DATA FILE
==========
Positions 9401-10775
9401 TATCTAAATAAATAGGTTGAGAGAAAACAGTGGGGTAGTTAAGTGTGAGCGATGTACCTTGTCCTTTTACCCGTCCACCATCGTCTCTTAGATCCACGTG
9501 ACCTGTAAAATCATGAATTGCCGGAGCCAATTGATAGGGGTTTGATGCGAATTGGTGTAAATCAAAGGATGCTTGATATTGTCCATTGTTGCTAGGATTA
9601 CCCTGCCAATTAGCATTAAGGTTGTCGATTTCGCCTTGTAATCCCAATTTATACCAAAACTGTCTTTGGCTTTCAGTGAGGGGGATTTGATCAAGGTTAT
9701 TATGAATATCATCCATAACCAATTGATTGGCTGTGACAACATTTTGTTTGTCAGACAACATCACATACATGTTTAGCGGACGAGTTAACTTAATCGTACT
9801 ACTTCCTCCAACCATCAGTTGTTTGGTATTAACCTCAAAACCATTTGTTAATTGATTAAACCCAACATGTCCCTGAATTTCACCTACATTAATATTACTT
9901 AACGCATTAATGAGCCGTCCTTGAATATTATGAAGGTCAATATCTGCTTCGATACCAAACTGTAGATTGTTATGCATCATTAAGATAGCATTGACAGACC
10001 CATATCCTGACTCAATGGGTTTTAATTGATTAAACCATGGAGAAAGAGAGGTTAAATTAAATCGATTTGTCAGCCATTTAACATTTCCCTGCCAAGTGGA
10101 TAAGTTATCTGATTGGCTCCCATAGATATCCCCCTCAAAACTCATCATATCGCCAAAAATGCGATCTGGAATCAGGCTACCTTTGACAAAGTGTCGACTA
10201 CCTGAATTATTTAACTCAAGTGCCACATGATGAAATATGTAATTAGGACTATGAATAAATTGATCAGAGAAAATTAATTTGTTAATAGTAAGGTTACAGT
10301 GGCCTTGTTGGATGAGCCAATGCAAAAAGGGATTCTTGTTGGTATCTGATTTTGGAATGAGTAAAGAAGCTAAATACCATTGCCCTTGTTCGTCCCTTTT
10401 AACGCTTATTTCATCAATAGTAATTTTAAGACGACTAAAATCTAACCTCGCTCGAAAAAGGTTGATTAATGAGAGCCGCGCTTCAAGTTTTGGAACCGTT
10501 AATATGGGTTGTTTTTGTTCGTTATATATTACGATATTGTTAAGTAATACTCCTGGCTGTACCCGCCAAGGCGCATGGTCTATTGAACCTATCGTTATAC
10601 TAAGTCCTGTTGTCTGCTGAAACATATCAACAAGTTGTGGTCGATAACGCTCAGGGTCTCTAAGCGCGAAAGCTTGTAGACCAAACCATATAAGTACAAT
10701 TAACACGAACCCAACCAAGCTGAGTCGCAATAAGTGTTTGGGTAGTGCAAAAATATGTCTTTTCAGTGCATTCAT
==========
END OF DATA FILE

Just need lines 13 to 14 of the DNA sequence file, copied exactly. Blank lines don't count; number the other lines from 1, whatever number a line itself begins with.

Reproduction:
10501 AATATGGGTTGTTTTTGTTCGTTATATATTACGATATTGTTAAGTAATACTCCTGGCTGTACCCGCCAAGGCGCATGGTCTATTGAACCTATCGTTATAC
10601 TAAGTCCTGTTGTCTGCTGAAACATATCAACAAGTTGTGGTCGATAACGCTCAGGGTCTCTAAGCGCGAAAGCTTGTAGACCAAACCATATAAGTACAAT